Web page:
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|Prince of Asturias and Girona, Duke of Montblanc, Count of Cervera, and Lord of Balaguer|
|Born||30 June 1478|
|Died||4 October 1497 19) (aged|
Real Monasterio de Santo Tomás in Ávila
|Spouse||Margaret of Austria|
|Father||Ferdinand II of Aragon|
|Mother||Isabella I of Castile|
John, Prince of Asturias (Spanish : Juan; 30 June 1478 – 4 October 1497), was the only son of Queen Isabella I of Castile and King Ferdinand II of Aragon who survived to adulthood.
John was born in Seville in 1478 to the sovereigns of Castile, Isabella I and Ferdinand V (also Ferdinand II of Aragon). At the time, his parents were involved in the War of Castilian Succession against Isabella's niece Joanna la Beltraneja, wife of King Afonso V of Portugal.
John's birth helped consolidate Isabella's position as sovereign as she had given birth to a legitimate male heir. At the time of his birth, he had one elder sister Isabella; his younger sisters were Joanna, Maria, and Catherine.
His parents won the war against the King and Queen of Portugal. To negotiate a peace settlement with Isabella, King Afonso sent Infanta Beatrice, Duchess of Viseu. The two women met in March 1479. Beatrice was Afonso's sister-in-law and Isabella's maternal aunt. By terms of the treaty they eventually negotiated, the Queen of Portugal was given two options: she could either wed Prince John, waiting 13 or 14 years until the prince was old enough to be married (by which time Joanna herself would be at least thirty) or she could enter a convent; either way she was to give up her claim to the throne.
Isabella I was quite an attentive mother for such a busy queen. John, being her only son, had a special place in her heart and she referred to him affectionately as ’my angel’ even when he was being reprimanded by her,John's wetnurse was Maria de Guzman, a member of the powerful Spanish House of Mendoza. It was commonly believed in the fifteenth century that a wetnurse could influence the character of the baby to whom she fed breast milk. Therefore, a healthy woman, with a placid disposition was ideal.
John's paternal grandfather, King John II of Aragon, took close interest in the infant prince; he warned his son Ferdinand that the prince should not be tutored under one grandee, a member of the nobility, as they would have far too much influence over the boy. He also suggested that Prince John be educated in Aragon as opposed to Castile, which Isabella most likely rejected at once.In 1492, Columbus named the newly discovered island of Cuba as Isla Juana in deference to Prince John, at that time the heir apparent.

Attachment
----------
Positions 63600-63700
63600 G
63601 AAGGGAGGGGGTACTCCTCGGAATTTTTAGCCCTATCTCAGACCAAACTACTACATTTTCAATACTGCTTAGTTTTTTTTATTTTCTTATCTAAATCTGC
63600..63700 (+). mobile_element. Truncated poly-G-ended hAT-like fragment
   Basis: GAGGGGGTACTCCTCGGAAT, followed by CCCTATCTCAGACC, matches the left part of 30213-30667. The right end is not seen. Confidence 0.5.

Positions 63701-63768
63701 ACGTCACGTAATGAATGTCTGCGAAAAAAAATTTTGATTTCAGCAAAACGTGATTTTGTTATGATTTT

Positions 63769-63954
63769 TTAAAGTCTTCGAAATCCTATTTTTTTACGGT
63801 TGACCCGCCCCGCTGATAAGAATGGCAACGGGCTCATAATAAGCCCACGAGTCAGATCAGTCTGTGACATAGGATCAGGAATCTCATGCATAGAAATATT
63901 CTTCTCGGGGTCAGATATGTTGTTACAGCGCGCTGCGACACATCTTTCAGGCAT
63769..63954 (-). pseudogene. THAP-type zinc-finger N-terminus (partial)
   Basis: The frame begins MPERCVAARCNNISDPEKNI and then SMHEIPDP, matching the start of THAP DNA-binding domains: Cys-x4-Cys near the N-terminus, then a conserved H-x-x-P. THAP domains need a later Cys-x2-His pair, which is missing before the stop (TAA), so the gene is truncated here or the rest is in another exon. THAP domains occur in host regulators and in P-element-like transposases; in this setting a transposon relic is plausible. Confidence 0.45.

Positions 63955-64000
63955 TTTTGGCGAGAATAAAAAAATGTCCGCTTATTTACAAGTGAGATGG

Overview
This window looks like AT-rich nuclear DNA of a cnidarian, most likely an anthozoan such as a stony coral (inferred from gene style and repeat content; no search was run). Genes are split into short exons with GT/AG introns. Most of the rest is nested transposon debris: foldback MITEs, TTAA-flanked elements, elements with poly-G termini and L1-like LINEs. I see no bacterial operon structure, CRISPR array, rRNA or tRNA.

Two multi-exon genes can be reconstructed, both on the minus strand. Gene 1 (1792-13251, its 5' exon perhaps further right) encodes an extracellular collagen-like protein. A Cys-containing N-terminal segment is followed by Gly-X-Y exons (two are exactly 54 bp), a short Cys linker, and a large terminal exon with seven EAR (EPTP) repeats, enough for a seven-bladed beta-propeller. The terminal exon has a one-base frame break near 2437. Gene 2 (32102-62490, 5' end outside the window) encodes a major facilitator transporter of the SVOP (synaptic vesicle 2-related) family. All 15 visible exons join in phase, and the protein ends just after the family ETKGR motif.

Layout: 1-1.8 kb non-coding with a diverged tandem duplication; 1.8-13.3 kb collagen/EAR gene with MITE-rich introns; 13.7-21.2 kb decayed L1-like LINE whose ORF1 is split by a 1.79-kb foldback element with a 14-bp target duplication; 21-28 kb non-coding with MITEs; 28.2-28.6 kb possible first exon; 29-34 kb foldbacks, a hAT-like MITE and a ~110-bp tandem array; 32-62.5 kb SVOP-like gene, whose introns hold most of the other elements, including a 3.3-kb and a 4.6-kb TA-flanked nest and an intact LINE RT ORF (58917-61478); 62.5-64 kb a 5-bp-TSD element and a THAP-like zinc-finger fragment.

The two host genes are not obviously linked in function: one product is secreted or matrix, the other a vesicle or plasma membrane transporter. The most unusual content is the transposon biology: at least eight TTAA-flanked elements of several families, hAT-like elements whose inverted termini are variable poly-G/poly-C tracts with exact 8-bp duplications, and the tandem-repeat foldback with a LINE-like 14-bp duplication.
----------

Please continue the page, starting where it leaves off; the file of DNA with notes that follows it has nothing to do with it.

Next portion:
Isabella and Ferdinand, together with their cousin, Duke Francis II of Brittany, planned the alliance of their respective heirs, John and Anne, but the plan came to nothing, possibly due to John's frail constitution.
Isabella and Ferdinand came to plan a double alliance with Maximilian I, Holy Roman Emperor, for the marriage of his children, Archduke Philip the Handsome and Archduchess Margaret of Austria. Around the same time, King Charles VIII of France invaded Italy and marched to take Naples which belonged to a branch of the House of Trastamara. Ferdinand II was therefore against the French. With both powers angered at France, marriage was the way to seal the alliance between the two.
On 20 January 1495 in Antwerp, a preliminary alliance, which included a wedding of Prince John with Maximilian's daughter was agreed. Similarly, Maximilian's son Philip and John's sister Joanna were to be married.
As heir to the throne Isabella and Ferdinand paid special attention to John's education. His original tutor was the Dominican Fray Diego Deza who taught Theology at the University of Salamanca. Deza was also later remembered as the Grand Inquisitor of Spain, he taught the young Prince mainly in Theology as he was not a renaissance humanist. Eventually in the late 1480s, Isabella would ask the Italian humanist Peter Martyr d'Anghiera to come and broaden the Prince's education.